At a time when it was revealed that the 85 richest people in the world are as rich as the poorest 3.5 billion, one US billionaire has compared the treatment of the super-rich with the Nazi’s treatment of the Jews.
In a letter to The Wall Street Journal, Thomas Perkins, who is thought to be worth around $8bn, made this startling comparison. He wrote of ‘parallels’ between the treatment of Jews in Nazi Germany and what he describes as the “progressive war on the American one percent”.
Perkins was a founder member of the venture capital firm Kleiner Perkins Caulfield & Byers. He continued: “From the Occupy movement to the demonization of the rich embedded in virtually every word of our local newspaper, the San Francisco Chronicle, I perceive a rising tide of hatred of the successful one percent.”
MIT educated Mr Perkins concluded his letter with a warning of a “very dangerous drift in our American thinking.” He added that “Kristallnacht was unthinkable in 1930; is its descendent ‘progressive’ radicalism unthinkable now?”
Another recent news story about Mr Perkins concerned his spending $150million building a super yacht called the Maltese Falcon.
Oh the poor super-rich. How can they possibly defend themselves, apart from buying newspapers and media companies and employing PR companies to promote their image? The 99% are so much better off in comparison.
Also, the super-rich create so many new jobs, if only among house servants in Bermuda and the people who build luxury yachts. And these people have much less access to expensive lawyers than the huddled masses. Tax arrangements are so difficult for the poor dears one really has to sympathise.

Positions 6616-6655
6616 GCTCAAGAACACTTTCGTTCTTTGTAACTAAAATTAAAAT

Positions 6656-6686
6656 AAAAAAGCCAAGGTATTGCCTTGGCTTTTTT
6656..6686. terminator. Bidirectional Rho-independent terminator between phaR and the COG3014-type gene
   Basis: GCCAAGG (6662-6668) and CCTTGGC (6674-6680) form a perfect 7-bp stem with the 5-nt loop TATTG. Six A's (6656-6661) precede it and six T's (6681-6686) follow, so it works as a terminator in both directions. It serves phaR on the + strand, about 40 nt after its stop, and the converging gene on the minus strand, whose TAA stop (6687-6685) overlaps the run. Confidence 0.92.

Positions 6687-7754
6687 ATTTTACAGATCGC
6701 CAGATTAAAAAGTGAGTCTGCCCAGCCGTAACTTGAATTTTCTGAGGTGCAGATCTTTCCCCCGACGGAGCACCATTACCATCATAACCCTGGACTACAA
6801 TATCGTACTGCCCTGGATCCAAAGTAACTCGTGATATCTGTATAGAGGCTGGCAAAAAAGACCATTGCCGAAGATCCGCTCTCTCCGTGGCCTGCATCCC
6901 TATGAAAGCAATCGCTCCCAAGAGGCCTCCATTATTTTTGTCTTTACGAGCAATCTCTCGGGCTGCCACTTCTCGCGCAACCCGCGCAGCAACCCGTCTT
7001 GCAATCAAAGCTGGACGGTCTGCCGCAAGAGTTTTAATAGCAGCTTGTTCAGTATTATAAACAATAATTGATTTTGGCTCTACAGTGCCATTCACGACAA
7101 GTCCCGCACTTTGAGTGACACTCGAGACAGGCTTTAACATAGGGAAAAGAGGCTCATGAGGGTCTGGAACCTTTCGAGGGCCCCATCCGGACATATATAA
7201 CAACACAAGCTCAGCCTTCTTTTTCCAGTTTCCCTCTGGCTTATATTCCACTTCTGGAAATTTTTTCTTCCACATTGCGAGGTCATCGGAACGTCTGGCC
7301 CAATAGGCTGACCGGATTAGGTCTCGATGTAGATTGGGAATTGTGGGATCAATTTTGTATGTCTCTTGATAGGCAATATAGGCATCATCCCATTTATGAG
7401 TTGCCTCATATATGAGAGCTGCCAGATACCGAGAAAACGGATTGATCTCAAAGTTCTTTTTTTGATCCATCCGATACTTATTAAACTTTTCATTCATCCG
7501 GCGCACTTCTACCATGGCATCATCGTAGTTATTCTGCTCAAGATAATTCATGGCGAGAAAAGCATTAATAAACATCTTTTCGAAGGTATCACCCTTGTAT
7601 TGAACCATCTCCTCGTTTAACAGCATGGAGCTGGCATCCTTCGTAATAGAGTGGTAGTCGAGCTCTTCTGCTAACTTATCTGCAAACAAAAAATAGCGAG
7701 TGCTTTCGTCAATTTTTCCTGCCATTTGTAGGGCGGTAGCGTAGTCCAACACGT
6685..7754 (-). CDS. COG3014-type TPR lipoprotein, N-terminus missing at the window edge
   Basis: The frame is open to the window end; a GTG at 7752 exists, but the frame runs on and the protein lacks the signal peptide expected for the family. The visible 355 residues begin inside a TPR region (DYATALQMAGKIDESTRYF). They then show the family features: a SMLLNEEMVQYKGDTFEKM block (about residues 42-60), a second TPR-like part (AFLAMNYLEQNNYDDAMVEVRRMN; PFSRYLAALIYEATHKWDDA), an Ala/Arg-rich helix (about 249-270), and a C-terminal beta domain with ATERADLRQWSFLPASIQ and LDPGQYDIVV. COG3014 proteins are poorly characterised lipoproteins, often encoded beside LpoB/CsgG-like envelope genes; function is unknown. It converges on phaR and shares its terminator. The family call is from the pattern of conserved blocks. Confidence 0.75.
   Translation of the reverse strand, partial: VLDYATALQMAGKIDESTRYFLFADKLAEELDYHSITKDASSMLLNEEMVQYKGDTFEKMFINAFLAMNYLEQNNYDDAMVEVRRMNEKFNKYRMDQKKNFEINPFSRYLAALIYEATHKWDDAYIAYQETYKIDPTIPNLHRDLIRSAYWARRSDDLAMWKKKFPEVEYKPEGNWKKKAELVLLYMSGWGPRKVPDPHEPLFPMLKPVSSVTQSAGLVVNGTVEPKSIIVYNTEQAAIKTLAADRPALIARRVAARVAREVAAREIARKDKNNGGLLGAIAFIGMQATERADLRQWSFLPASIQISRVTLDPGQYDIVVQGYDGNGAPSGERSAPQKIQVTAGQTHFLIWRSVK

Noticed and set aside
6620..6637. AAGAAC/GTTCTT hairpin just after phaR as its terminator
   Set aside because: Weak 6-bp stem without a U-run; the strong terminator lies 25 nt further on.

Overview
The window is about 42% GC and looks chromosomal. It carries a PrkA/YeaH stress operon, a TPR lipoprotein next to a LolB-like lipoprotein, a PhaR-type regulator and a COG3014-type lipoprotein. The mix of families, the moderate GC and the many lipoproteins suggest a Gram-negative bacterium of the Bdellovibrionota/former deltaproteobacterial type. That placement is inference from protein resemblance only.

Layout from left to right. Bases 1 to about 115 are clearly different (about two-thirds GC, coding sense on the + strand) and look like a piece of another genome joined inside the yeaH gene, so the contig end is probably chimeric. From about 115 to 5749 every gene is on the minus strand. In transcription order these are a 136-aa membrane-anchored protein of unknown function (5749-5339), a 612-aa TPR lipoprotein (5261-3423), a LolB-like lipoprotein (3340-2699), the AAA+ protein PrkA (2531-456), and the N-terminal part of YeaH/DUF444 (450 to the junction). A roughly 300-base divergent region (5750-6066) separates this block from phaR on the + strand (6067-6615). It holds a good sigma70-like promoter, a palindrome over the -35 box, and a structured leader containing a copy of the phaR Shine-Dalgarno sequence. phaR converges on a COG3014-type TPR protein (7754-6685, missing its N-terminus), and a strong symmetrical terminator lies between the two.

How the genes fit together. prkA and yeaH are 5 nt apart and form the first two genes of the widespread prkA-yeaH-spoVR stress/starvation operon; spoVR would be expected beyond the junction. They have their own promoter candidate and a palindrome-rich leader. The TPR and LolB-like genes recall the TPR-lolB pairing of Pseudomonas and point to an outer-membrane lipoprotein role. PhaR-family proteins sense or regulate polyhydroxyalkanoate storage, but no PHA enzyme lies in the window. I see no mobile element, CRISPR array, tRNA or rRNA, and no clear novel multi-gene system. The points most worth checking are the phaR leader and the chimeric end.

Every few years someone pipes up with the theory that the taxes on the rich should be lowered in order to create jobs. I wonder who puts this theory about, Cui bono? As they say in the law. Once the super rich have made their pile they secrete their wealth away from prying tax men by moving out to a tax haven, or their accounts, and live off the dividends. They make less and less of a contribution to society. Mr Perkins is not just a deluded fool, he a symptom of the disease of greed.
Incidentally, taking a mean average of the 85 richest men, one of these is worth as much as 41,176,471 poor people (that is forty one million, one hundred and seventy six thousand, four hundred and seventy one poor people for every one of the eighty five). Studies have shown that the happiest societies are not the richest ones, but those where the gap between the rich and the poor is the smallest. In a global economy we are storing up unprecedented levels of discontent. That is my warning.
…. there’s nothing surer, the rich get rich and the poor get poorer